Deferred Action for Parents of Americans (DAPA) Before Supreme Court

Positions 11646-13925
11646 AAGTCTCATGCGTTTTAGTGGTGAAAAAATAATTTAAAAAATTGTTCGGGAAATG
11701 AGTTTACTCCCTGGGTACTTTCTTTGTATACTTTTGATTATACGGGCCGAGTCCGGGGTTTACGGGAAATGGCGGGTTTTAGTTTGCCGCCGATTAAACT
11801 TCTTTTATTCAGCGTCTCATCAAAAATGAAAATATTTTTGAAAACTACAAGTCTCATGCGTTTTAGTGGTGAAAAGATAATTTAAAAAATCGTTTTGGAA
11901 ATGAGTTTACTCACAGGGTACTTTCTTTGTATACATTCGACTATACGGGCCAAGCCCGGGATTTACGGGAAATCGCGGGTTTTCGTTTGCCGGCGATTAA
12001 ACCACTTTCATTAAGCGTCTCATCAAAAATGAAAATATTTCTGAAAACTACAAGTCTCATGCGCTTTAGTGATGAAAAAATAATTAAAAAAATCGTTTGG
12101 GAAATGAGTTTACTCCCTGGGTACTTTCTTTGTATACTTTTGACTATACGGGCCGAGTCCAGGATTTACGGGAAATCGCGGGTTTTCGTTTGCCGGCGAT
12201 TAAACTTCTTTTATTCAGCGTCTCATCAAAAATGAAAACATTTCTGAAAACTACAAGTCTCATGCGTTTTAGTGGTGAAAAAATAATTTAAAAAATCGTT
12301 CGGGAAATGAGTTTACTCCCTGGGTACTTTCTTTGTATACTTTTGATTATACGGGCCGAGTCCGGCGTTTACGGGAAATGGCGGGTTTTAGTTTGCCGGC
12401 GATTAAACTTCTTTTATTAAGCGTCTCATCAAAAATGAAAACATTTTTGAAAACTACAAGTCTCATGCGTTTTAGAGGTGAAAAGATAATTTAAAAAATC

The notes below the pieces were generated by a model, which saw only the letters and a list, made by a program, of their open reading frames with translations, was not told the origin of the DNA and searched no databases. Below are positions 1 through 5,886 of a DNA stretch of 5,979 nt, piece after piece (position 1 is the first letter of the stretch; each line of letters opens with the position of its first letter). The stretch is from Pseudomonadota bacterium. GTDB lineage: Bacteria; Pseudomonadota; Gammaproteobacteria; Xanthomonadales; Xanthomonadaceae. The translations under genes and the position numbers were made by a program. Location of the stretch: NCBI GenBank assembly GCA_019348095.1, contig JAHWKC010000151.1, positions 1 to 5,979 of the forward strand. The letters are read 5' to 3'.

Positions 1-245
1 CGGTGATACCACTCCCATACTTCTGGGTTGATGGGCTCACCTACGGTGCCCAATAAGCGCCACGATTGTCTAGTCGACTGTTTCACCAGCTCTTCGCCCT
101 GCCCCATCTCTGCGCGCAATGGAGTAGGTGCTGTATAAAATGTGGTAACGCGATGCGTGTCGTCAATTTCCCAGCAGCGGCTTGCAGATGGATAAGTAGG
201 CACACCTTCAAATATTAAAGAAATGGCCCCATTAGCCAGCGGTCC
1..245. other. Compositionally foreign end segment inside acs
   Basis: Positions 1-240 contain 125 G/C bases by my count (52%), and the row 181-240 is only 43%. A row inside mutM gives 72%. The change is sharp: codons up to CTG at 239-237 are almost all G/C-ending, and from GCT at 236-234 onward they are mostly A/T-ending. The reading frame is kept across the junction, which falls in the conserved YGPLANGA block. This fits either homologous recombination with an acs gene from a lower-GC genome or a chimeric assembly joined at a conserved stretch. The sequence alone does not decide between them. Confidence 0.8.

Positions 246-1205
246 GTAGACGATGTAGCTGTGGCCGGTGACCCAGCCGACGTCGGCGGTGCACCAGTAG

Today the U.S. Supreme Court granted the Obama administration’s petition for review of US, ET AL. V Texas, ET AL. On November 20, 2014, President Obama announced a new deferred action program called Deferred Action for Parents of Americans, also known as DAPA. The DAPA program would affect millions of undocumented immigrants in allowing them to obtain work authorization and remain in the United States. It is important to note that the Deferred Action for Parents of Americans (DAPA) does not create any path to Legal Permanent Residency or Citizenship. The program was halted on February 16, 2015 by a U.S. federal judge. The program has been entrenched in litigation since that date. This U.S. Supreme Court decision should answer whether the President can choose who to deport, who not to deport, and when to deport. This has been a source of contention because one of the main arguments against Deferred Action for Parents of Americans (DAPA) is that the President is violating the law if he does not deport undocumented people. Congress has already decided that an undocumented person is inadmissible. However, the Obama Administration’s position is that it can decide how to allocate its resources — including when it will use those resources. This is not a novel concept as police officers already have the power to choose who they arrest; prosecutors can choose what to charge or if to pursue prosecution. This is theory of prosecutorial discretion and it is used every day. It is reported that the Supreme Court is expected to hear arguments on the case in April and deliver a ruling by the end of June.